A cancer patient is seen through the tube of a magnetic resonance imaging scanner as she prepares to enter the MRI machine for an examination at Georgetown University Hospital in Washington May 23, 2007. REUTERS/Jim Bourg

Fewer than half of all Americans trust that their health insurance plans would pay for the full costs of cancer treatment and nearly two-thirds falsely believe Medicare would not pay anything, according to a survey released on Wednesday.

Nearly 70 percent of more than 1,000 adults surveyed said they were very concerned about paying for cancer treatments if they were diagnosed and 59 percent fear they would leave their families in debt.

The survey, published by the Community Oncology Alliance, suggests Americans are both worried and misinformed about the state of the U.S. healthcare system and changes that might be made as Congress and the White House work to reform the system.

And people rightly fear the expense of paying to treat cancer, the second-leading killer of Americans after heart disease, said Dr. Patrick Cobb, president of the alliance and a managing partner of Hematology-Oncology Centers of the Northern Rockies in Billings, Montana.

Few private insurance plans pay the full cost of cancer treatment, which can run $5,000 a month and more, and Medicare without supplemental coverage pays for 80 percent of the cost, leaving patients to cover the remaining 20 percent themselves or find other coverage.

Monthly out-of-pocket costs for cancer care and treatment, not covered by private insurance plans or Medicare, can easily run to $1,000 or more, Cobb said in a statement.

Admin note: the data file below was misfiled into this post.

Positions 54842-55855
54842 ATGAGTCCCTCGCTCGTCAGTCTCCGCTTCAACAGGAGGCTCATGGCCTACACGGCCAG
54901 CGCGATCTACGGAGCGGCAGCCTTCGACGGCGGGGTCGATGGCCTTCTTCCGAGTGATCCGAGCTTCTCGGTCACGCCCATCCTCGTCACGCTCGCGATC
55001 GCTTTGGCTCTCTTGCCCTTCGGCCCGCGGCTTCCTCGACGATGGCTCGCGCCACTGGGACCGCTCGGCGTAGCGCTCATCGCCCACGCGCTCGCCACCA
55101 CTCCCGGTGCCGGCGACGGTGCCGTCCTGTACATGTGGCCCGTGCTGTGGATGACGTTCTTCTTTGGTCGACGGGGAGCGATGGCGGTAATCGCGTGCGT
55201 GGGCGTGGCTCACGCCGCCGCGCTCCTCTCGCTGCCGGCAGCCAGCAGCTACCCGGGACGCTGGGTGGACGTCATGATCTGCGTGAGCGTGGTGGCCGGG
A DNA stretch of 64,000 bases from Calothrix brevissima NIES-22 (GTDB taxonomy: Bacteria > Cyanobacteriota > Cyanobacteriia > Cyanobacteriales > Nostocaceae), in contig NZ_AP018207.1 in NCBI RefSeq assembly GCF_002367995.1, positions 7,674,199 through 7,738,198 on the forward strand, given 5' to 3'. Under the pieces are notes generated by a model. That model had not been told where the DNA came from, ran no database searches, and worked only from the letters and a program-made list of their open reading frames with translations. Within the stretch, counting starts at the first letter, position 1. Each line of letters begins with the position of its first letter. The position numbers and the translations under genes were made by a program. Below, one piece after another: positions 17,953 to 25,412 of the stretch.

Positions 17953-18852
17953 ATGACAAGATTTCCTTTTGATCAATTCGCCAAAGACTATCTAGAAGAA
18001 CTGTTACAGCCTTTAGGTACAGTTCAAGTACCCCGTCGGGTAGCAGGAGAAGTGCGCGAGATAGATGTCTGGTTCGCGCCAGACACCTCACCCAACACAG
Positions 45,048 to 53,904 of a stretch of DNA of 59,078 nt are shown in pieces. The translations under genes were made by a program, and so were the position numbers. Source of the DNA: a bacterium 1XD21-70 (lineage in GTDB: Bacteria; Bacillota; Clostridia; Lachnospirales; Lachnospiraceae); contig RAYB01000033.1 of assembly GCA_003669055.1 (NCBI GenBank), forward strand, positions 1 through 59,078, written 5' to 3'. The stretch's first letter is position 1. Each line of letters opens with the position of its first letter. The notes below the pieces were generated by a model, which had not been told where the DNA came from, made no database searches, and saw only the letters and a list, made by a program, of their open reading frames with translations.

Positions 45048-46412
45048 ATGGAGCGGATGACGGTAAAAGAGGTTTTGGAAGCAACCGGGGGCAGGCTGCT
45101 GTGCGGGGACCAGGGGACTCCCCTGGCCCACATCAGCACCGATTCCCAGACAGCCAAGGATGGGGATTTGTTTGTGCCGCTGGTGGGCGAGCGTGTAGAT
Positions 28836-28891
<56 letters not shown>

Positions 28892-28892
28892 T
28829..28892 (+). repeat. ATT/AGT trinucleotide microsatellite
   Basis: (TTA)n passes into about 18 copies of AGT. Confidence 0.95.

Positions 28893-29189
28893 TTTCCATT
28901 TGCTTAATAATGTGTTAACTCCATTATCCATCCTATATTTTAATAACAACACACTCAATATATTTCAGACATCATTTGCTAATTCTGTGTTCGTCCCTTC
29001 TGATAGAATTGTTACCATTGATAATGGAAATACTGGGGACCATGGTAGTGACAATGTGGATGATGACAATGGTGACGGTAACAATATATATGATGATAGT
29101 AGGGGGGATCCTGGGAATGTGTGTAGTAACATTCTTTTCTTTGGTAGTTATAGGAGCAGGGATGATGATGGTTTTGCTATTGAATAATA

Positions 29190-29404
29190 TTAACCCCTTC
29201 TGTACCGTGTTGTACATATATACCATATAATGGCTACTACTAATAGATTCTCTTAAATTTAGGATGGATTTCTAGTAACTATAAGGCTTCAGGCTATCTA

For many cancer patients, the costs of diagnostic imaging, surgery and expensive cancer medications, especially in the first few months of treatment, can add up to well beyond $2,500 per month.

The telephone survey of 1,022 adults by Opinion Research Corporation found close to 80 percent said they had known a relative or friend with cancer.

Just 45 percent said they believed their private insurance plans would cover the full cost of cancer treatment, while only 25 percent thought Medicare, the federal health insurance plan for the elderly, would cover the full treatment costs. Sixty-four percent wrongly said Medicare would not cover any costs.

And 33 percent said they would stop cancer treatment if it started getting too expensive.

Though the U.S. has the best cancer care delivery system in the world, the system is now in first-stage crisis because Medicare has substantially cut payments for cancer drugs and essential services, Cobb said.

Oncologists are spending an inordinate amount of time dealing with patient financial issues, including trying to find ways of navigating the insurance maze and identifying drug and co-payment assistance for patients in need, he added.

Most of those surveyed -- 85 percent -- said they believed a government-run health plan would have significant disadvantages for cancer care, compared to their own private insurance plans.

Close to three-quarters said it would mean higher taxes, 62 percent worried about longer waits for care and 56 percent thought the quality of care in general would fall.

President Barack Obama has started pressing for a public insurance option to be offered alongside traditional private, employer-sponsored insurance.

But opponents, including many Republicans in Congress, say a public plan would undermine the private plans and some groups have been running advertising campaigns about the issue.